Guggenheim Partners is among the companies preparing to bid for Deutsche Bank AG’s money management divisions ahead of a deadline this week, said a person with knowledge of the matter.
The fund manager may get competition from Power Corp. of Canada, Macquarie Group, State Street Corp., Ameriprise Financial and Apax Partners, which have been studying bids for some or all of the business, said people with knowledge of the talks, who asked not to be named because the talks are private. J.P. Morgan Chase & Co., which had earlier shown interest in parts of the unit, is no longer in talks, the people said.
Deutsche Bank, the largest bank in Germany by assets, said in November it was reviewing its global money management business except for the European and Asian mutual fund divisions. The parts for sale, including institutional fund management, a real estate investment unit and U.S. mutual funds, comprise about €400 billion ($525 billion) of assets under management, people with knowledge of the effort said last month.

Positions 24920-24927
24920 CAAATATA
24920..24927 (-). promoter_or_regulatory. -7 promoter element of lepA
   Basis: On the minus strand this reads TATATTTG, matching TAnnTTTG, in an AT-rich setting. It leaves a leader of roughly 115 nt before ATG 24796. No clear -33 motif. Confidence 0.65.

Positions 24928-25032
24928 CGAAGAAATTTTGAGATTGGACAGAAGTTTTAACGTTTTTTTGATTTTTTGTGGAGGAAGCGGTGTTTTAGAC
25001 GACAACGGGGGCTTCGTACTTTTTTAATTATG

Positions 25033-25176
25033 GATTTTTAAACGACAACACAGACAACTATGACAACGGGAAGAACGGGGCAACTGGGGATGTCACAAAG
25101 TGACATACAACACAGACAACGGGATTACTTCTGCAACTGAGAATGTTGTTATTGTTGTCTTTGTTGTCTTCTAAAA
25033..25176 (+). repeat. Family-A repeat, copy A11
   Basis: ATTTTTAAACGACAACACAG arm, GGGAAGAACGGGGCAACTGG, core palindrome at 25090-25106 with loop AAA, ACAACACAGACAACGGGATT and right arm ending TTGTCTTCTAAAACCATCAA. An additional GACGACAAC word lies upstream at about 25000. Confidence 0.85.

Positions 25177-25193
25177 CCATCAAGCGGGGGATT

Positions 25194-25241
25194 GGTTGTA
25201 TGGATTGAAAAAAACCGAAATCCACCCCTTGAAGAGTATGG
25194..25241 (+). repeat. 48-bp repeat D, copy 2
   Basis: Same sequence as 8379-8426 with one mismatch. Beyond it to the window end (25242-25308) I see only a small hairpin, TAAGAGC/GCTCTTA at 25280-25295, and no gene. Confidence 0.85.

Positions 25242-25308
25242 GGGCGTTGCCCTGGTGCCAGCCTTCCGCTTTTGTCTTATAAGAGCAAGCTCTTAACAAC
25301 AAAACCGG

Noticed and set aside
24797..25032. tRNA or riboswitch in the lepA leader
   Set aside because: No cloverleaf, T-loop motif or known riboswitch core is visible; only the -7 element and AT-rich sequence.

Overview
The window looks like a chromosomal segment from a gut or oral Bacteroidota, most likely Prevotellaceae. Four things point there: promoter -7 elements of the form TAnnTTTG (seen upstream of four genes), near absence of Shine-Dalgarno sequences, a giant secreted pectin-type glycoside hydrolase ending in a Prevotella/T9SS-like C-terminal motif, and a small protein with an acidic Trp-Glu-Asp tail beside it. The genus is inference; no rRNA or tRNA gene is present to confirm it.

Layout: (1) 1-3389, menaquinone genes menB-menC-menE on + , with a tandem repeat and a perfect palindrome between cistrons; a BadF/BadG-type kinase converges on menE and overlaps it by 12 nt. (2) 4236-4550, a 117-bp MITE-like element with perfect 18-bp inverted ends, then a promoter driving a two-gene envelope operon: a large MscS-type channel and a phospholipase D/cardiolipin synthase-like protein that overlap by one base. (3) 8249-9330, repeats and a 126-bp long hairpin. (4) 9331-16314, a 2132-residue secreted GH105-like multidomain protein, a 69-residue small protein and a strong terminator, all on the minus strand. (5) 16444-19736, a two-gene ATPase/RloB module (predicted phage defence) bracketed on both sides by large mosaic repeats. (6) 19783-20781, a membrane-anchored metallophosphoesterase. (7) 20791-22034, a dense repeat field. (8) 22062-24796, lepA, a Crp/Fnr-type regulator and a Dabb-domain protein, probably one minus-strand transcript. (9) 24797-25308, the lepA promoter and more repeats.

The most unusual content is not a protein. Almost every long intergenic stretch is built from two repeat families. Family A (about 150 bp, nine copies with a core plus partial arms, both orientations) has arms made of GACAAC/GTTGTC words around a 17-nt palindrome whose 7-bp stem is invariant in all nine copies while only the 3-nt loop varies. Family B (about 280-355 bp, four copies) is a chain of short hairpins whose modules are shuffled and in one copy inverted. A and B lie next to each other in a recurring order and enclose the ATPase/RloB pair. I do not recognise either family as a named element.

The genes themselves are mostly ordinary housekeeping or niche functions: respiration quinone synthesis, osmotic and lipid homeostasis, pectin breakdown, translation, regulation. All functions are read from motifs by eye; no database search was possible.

Guggenheim, founded in 2000 with backing from the Guggenheim family, is based in Chicago and New York and manages more than $125 billion of assets, according to its website.
Deutsche Bank’s entire money management unit, including the DWS businesses being kept, reported 2011 pretax profit of €446 million, up 66% from the previous year. Kevin Parker, head of asset management, cut costs and staff by about a third from 2007 to 2010 while exiting businesses not considered strategically relevant to boost profit.
The German lender needs to raise €3.2 billion after Europe’s top regulator asked the region’s banks to bolster their capital buffers amid the sovereign debt crisis.
Michelle Lee, a spokeswoman for Guggenheim, declined to comment, as did Klaus Winker, a spokesman for Frankfurt-based Deutsche Bank. Representatives of Sydney’s Macquarie, J.P. Morgan in New York, Boston’s State Street, Power Corp. in Montreal, and London-based Apax didn’t respond. Ben Pratt, a spokesman for Minneapolis-based Ameriprise, didn’t immediately return a call.